BREAKING: Strong 6.9-magnitude Earthquake Strikes Peru, Authorities Rule Out Tsunami Threat to Hawaii
By Esther Tanquintic-Misa | August 25, 2014 3:04 PM EST
Peru has been hit by a great 6.9-magnitude earthquake on Sunday.
The U.S. Geological Survey said the temblor's center was recorded 43 kilometres (27 miles) east-northeast of an area called Tambo, and about 467 kilometres (290 miles) southeast of the capital of Lima.
People stand on the street after evacuating an apartment building after a 6.3 magnitude earthquake was felt in Mexico City, July 29, 2014. A magnitude 6.3 earthquake hit southwest of Juan Rodriguez Clara, in the eastern Mexican state of Veracruz on Tuesday at a depth of 95 km (60 miles), the U.S. Geological Survey said, but there were no immediate reports of injuries or damages. The quake was felt in Mexico City, Reuters witnesses said, where it rattled doors and shook light fittings. Mexico City Mayor Miguel Angel Mancera said in a tweet that there were evacuations in the capital, but that after inspection, no damages or injuries were reported. REUTERS/Claudia Daut (MEXICO - Tags: DISASTER)
It had a depth of 101 kilometres (62.8 miles) and happened at 2321GMT on Sunday.
Reports have yet to come in if the strong quake resulted to any major damage or injuries. Local media said the temblor was felt in Lima as well as in many cities of southeastern Peru such as Cuzco and Arequipa.
Peru authorities ruled out potential tsunami threat to Hawaii as result of the quake, despite it happening in the country's coastal areas. They maintained its epicentre was far inland.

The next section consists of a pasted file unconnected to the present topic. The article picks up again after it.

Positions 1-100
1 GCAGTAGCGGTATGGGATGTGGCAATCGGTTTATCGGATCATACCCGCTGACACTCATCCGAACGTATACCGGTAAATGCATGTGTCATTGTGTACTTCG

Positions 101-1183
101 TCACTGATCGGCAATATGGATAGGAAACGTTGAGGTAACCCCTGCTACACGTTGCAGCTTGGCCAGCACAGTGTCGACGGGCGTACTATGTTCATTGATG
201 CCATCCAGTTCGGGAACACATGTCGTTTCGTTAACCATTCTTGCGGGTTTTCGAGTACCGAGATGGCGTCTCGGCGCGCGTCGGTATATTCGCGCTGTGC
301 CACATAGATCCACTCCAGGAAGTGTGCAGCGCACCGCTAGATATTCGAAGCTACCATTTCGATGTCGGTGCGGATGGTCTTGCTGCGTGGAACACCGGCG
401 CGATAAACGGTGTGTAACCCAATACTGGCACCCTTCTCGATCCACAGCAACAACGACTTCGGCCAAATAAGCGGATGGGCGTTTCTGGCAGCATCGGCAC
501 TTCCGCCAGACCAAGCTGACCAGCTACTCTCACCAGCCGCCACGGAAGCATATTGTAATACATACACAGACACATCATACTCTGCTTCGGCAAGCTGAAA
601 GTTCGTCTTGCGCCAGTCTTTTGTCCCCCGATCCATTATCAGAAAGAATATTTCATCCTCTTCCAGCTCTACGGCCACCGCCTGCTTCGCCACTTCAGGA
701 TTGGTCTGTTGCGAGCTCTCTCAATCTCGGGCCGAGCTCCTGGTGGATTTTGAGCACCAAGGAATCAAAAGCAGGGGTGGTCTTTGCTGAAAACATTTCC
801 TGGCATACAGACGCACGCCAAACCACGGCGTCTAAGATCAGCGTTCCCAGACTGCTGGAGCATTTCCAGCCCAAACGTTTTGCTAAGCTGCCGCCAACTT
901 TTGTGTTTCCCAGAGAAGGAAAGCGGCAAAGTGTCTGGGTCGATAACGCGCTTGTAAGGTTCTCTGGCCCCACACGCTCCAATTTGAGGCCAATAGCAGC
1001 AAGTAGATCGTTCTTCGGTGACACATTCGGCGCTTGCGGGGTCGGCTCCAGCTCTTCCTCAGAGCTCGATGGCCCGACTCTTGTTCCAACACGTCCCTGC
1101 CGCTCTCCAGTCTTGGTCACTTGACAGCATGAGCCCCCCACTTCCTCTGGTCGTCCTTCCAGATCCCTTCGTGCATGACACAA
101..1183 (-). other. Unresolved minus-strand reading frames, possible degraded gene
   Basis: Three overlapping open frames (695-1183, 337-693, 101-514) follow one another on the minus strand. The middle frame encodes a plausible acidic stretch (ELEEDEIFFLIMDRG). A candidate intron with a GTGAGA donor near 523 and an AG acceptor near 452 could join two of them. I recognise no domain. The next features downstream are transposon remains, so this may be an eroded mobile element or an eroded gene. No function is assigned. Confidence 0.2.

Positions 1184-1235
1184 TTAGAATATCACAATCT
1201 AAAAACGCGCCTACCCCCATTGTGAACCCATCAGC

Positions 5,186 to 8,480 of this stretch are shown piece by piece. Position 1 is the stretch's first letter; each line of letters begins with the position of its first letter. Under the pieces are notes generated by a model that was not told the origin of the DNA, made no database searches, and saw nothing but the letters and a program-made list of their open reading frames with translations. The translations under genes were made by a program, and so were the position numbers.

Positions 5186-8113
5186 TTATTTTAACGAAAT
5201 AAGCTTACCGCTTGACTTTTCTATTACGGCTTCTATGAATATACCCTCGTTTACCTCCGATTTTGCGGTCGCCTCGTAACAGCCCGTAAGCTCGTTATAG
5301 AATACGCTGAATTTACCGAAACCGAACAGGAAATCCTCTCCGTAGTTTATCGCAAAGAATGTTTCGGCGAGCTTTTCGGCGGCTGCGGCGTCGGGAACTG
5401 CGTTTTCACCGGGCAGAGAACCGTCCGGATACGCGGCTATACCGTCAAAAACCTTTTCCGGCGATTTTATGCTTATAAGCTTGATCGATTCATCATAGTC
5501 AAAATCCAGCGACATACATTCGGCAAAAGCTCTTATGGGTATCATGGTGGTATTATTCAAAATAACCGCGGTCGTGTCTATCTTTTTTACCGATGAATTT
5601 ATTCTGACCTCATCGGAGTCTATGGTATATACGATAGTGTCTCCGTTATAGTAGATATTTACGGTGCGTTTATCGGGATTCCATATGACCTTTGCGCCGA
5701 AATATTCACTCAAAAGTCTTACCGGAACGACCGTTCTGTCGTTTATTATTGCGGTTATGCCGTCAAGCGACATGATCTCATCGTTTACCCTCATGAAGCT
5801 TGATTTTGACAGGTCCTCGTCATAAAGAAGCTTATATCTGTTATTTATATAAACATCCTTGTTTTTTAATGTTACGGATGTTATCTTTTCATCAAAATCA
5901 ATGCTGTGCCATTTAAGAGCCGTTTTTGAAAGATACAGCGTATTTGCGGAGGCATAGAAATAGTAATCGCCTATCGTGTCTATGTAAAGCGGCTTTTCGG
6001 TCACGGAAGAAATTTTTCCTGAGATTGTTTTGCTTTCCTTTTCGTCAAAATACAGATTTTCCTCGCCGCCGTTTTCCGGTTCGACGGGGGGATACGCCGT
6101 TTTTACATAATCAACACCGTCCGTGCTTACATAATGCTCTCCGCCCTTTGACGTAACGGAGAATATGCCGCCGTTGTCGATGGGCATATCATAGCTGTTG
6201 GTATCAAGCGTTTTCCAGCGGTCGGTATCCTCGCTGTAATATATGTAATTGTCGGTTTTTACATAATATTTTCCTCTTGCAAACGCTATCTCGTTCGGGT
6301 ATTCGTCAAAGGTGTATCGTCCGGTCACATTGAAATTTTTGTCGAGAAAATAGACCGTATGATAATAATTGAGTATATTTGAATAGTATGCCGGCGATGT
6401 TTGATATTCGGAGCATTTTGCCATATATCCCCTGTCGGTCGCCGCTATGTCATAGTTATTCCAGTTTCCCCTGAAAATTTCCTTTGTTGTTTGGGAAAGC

Reuters reported a number of large mines operate in the immediate vicinity of the epicentre, including copper, silver and gold mines.
Copper mine Toromocho, in the region of Junin, incurred no damage, according to an unidentified representative for Chinese miner Chinalco.
Operations of Southern Copper Corp in the Moquegua and Tacna regions were likewise unaffected by the quake.
Peru's 6.9-magnitude earthquake follows the 6.1-magnitude temblor that rocked California some 12 hours earlier.
The California quake injured some 120 people and ignited a number of fires. It caused widespread damage in the scenic Napa valley wine region, including crumpled historic buildings, cracked roads and highways and damaged wineries, prompting authorities to declare a state of emergency in Northern California.
The California quake's epicentre was 51 miles (82 kilometres) southwest of Sacramento. It was felt as far away as San Francisco.
"It was the most powerful earthquake I've ever felt," Napa resident Dianne Cameron told Bloomberg. "It was lifting the bed off the floor so much that I had to hold onto the mattress so I wouldn't fall off. It was as if someone picked up the house and started shaking it."
Off at Iceland, authorities are likewise monitoring the seismic activity over at the Bardarbunga volcano. Although the country's Meteorological Office had downgraded an earlier eruption alert, it maintained the triple threat of earthquakes, eruptions and flooding still remain around the area.
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